Scrapping over Enron's Leftovers
Nearly two years after filing for bankruptcy protection, scandal-tarred Enron is still struggling to salvage something for its thousands of creditors. A proposed reorganization plan, filed on July 11 and expected to be amended soon, will hardly be the final word on the company's future. Already, some creditors are questioning the plan's fairness, and new challenges are sure to arise.
One thing is clear: Not much is left of the disgraced energy trader, no matter how you slice it. Under the plan, which is supported by an unsecured creditors' committee, Enron would create at least two spin-offs: CrossCountry Energy, a holding company for Enron's pipeline interests, and Prisma Energy International, comprising energy assets in some 14 countries. Equity in these outfits and possibly in Enron-owned utility Portland General Electric, plus cash from other asset sales, would give unsecured creditors between 5% and 75% of their claims, Enron estimates. Most would receive less than 20 cents on the dollar.
When Enron filed for Chapter 11 in December, 2001, it estimated that it had about $63 billion worth of assets, with some $25 billion later written off. Now that has been shrunk to an estimated $12 billion in realizable value, 70% of it in cash. But to calculate creditors' recovery rates, Enron is figuring on only $67 billion in claims -- even though more than $300 billion worth have been filed. That means creditors ultimately may see far less than the estimated recovery percentages.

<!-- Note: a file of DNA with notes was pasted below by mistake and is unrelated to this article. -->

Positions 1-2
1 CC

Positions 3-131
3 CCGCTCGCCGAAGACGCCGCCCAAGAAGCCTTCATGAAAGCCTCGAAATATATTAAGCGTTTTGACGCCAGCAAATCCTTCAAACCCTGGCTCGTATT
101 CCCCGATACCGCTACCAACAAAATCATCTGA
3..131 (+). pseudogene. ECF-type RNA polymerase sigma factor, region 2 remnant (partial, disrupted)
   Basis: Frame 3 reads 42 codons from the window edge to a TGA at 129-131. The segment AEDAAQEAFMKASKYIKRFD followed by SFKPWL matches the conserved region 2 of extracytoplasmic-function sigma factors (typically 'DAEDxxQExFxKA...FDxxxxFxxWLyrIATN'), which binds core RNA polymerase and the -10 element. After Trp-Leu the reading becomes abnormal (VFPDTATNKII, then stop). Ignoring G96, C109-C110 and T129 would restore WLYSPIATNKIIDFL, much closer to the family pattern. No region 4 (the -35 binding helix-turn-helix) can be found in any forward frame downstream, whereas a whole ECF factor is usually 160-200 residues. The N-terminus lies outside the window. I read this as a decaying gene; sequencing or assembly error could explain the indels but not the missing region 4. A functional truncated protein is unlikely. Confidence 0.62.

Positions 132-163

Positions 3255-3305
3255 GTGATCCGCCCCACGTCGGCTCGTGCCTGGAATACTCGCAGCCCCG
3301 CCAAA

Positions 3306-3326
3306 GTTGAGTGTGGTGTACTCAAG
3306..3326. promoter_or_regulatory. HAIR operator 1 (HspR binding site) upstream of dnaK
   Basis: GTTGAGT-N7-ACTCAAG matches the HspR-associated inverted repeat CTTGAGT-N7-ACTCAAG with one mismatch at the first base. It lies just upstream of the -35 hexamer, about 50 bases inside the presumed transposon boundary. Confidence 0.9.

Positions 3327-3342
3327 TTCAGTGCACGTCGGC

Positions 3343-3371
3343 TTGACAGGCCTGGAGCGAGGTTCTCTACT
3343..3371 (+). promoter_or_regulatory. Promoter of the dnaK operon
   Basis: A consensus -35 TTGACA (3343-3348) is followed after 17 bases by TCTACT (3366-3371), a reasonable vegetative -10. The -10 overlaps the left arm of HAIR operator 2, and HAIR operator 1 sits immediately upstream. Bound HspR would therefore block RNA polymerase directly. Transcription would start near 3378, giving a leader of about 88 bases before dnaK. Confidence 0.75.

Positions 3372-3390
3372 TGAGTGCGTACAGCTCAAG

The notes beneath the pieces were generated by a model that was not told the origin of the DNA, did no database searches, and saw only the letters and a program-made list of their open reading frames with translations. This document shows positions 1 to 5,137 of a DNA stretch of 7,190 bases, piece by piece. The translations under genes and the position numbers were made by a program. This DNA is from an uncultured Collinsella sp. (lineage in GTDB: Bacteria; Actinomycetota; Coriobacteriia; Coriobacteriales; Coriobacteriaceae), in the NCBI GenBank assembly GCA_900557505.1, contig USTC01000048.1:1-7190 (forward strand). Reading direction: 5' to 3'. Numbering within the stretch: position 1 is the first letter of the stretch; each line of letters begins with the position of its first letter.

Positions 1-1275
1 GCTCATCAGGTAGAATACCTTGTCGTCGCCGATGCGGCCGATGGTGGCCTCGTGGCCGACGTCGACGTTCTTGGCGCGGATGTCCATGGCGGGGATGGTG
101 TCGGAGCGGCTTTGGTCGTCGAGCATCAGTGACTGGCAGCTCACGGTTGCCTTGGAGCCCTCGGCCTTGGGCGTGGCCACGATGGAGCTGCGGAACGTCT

LESS THAN STELLAR.
One possible mitigating factor in all these losses: Enron has yet to file any claims against the banks, law firms, and others blamed for helping in some of the financial chicanery that ultimately hastened its collapse. Such filings could yield more money for creditors.
Some creditors figure Enron couldn't get fair prices for its best assets, including the pipelines, so it chose not to sell at the bottom of the market. Agrees one energy-industry rival: "Prices are not stellar right now," with some pipelines selling at about 7.5 times earnings before interest, taxes, depreciation, and amortization (EBITDA), vs. 8.5 or 9 times a few years ago. Another force working against Enron, he notes, is that its Transwestern pipeline company now faces tough competition from West Texas to California.
If CrossCountry is spun off, creditors will get a company with about $1.8 billion in assets and cash flow of some $140 million a year, figures energy analyst John Olson of Sanders Morris Harris. CrossCountry's estimated $550 million in debt is "reasonable for the industry," he adds.
With Prisma, on the other hand, "there's not much 'there' there," Olson says. International holdings would include power plants and pipelines in such countries as South Korea, Brazil, and Venezuela. Portland-based energy consultant Robert McCullough, who's working for some creditors, says Enron tried to sell many of these "turkeys" for five years before the bankruptcy. Says McCullough: "With all due respect, if you can't sell them for five years, their value is zero."